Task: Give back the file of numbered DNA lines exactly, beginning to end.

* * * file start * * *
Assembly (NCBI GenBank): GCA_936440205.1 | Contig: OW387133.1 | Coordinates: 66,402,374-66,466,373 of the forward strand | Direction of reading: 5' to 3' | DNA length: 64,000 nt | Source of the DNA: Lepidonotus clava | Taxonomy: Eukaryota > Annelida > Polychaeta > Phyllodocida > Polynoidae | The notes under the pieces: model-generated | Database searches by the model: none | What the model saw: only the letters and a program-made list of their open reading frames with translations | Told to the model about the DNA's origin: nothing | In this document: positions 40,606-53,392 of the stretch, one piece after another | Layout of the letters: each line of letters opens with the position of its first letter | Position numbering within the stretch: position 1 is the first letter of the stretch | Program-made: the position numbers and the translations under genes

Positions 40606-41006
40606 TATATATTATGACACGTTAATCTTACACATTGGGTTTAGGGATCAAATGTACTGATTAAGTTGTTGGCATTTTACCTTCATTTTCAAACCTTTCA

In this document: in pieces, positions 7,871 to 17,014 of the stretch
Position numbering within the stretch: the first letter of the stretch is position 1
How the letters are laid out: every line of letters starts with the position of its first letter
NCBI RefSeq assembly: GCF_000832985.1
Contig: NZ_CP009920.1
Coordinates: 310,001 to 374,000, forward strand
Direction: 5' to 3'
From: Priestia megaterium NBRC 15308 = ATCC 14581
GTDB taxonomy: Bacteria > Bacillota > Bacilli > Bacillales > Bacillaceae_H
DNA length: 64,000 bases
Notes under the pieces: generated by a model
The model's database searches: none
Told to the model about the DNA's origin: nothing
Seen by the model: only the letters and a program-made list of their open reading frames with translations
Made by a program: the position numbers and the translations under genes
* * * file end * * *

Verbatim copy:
Assembly (NCBI GenBank): GCA_936440205.1 | Contig: OW387133.1 | Coordinates: 66,402,374-66,466,373 of the forward strand | Direction of reading: 5' to 3' | DNA length: 64,000 nt | Source of the DNA: Lepidonotus clava | Taxonomy: Eukaryota > Annelida > Polychaeta > Phyllodocida > Polynoidae | The notes under the pieces: model-generated | Database searches by the model: none | What the model saw: only the letters and a program-made list of their open reading frames with translations | Told to the model about the DNA's origin: nothing | In this document: positions 40,606-53,392 of the stretch, one piece after another | Layout of the letters: each line of letters opens with the position of its first letter | Position numbering within the stretch: position 1 is the first letter of the stretch | Program-made: the position numbers and the translations under genes

Positions 40606-41006
40606 TATATATTATGACACGTTAATCTTACACATTGGGTTTAGGGATCAAATGTACTGATTAAGTTGTTGGCATTTTACCTTCATTTTCAAACCTTTCA

In this document: in pieces, positions 7,871 to 17,014 of the stretch
Position numbering within the stretch: the first letter of the stretch is position 1
How the letters are laid out: every line of letters starts with the position of its first letter
NCBI RefSeq assembly: GCF_000832985.1
Contig: NZ_CP009920.1
Coordinates: 310,001 to 374,000, forward strand
Direction: 5' to 3'
From: Priestia megaterium NBRC 15308 = ATCC 14581
GTDB taxonomy: Bacteria > Bacillota > Bacilli > Bacillales > Bacillaceae_H
DNA length: 64,000 bases
Notes under the pieces: generated by a model
The model's database searches: none
Told to the model about the DNA's origin: nothing
Seen by the model: only the letters and a program-made list of their open reading frames with translations
Made by a program: the position numbers and the translations under genes